Adding a piece(s) to the puzzle

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So I’ve moved recently. For the past 3 years I’ve been living in Whitehorse, Yukon Territory, Canada. My family has recently moved though, back down ‘south’ to the province I was born and raised in, British Columbia (Vernon – the heart of the Okanagan to be be exact). With this move, I’ve had access to more specialists, and I did not let a moment go by before starting to dig deeper into my symptoms. Why you may ask?

One of the many amazing things about the AI protocol, is that if you are on it for a long enough period of time, you may find that your healing plateau’s. That you just stop getting ‘better’. And this leaves you puzzled…what have I done wrong? What has changed? Did I miss something? And rationally, it makes you dig a little deeper.

This happened to me. Around month 8 or 9 into the AI protocol, it was apparent that even though my health had changed radically (I was sleeping again, I was maintaining a good weight, my brain fog was gone (mostly), the Raynauds was greatly improved, sugar cravings were gone, the afternoon sugar slumps gone, and the list goes on…) there were still things that remained. The psoriasis was not only still there, it would still flare. The chronic morning cough I’ve had for years…still there. Food sensitivities, still there. So it became clear to me, that something was still holding me back. But what?

Then the testing began. I won’t go into the details of allll the appointments with allll of the doctors as there have been many. But to date, this is what we have found:

1) Lyme Disease. A controversial disease with a controversial diagnosis, controversial testing, and controversial co-infections. Especially if you live in Canada. And don’t even get me started with the controversial treatment. This one deserves it’s own post at a later date so for now, I will move on.

2) A lung infection. An xray revealed inflammation and a culture has detected a mycobacteria. The same genus of bacteria that causes TB and Leprosy but thank goodness I don’t have either of those (further testing ruled those out). But I do have one of the other 100+ options. So then it was another waiting game…the culture had to grow enough so a species could be identified, which can sometimes take up to 4 months or so. This diagnosis clearly fits in my symptoms list and I’m curious if this might have been my ‘trigger’ to set my AI diseases in progress, all those years ago? Or, even more intriguing, is this just one more piece of the puzzle? Fast forward to the culture results which turned out to be MAC, or mycobacterial avium complex. Usually not an issue for anyone with a strong immune system but clearly, that is not the case with me. The next step is to determine if we are going to treat with conventional medicines (aka antibiotics). The treatment is not fun nor easy apparently (a course 3-4 antibiotics for up to a year potentially. Clearly, this does not excite me especially after spending almost an entire year now at restoring my gut health. The thought of now destroying it makes me sad and worried. But…it’s too soon to say. I am waiting for a further test, a CT scan, to determine just how extensive this infection is. Then it will be determined: to treat or not to treat.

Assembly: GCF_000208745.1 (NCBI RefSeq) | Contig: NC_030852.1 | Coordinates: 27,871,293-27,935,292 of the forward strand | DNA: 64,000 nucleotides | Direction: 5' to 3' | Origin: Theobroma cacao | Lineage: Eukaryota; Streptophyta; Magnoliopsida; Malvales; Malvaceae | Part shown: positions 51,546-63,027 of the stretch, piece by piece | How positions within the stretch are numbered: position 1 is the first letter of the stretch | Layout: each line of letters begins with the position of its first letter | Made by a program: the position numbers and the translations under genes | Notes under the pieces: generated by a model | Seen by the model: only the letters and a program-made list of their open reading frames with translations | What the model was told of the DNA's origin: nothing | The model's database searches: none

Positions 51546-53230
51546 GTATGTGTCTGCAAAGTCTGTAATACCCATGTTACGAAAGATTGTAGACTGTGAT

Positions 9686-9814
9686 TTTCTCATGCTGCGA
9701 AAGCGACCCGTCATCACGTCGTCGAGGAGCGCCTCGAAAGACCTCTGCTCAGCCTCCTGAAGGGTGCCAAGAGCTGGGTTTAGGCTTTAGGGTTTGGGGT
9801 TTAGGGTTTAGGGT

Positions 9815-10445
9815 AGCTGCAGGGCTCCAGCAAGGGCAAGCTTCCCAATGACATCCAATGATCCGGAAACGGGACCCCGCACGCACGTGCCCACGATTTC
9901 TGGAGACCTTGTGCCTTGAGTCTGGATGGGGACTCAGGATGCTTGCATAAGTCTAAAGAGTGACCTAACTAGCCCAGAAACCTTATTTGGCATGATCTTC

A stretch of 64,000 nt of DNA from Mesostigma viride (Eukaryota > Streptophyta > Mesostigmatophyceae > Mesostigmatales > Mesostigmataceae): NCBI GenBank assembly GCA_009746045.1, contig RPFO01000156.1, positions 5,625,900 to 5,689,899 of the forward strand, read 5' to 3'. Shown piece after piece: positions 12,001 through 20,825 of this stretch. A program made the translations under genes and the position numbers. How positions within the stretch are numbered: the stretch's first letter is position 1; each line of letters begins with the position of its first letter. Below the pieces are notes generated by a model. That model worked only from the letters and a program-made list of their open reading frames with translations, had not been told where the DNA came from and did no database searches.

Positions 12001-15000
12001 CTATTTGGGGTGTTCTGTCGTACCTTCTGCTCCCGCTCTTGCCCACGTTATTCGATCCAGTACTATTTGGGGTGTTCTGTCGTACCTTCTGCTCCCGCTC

3) An abdominal murmur. An ultrasound hasn’t been able to give us any further information as to the source of this. So the testing and digging with this still continues and will also get covered in the same CT scan as mentioned above.

4) Anemia. Not a shocker I guess since it’s nutrient deficiency that got me where I am to begin with. So when I hear that I still have a ‘deficiency’ somewhere on a blood test, it doesn’t alarm me as I’m aware I havn’t healed yet. When I do, I suspect this may correct itself but in the meantime, it fits with my symptoms. So this is where those other lifestyle factors that go along with this protocol (ie: choosing the right type of exercise) come into play. And really… it further allows me to enjoy all the meat I’ve been eating!

There are more tests results pending and I’m sure more testing to come as well. But I’m a few steps closer in my hunt for a cause of my health decline, which finally, after all these years, feels very very good.

I also need to emphasize this – never stop being a health advocate for yourself. Even though I did persist over the last many years to ask questions and ask for specific testing which mostly got refused, I never gave up. I knew that there was a piece that we were all missing and thankfully, I have now found a health care team that has finally agreed with me. If it were not for this pushing and persistence though, I may have never received the diagnosis that I have thus far. And I truly believe that my health would have continued to have suffered for it. Trust yourself to be the one to know your body the best!

 

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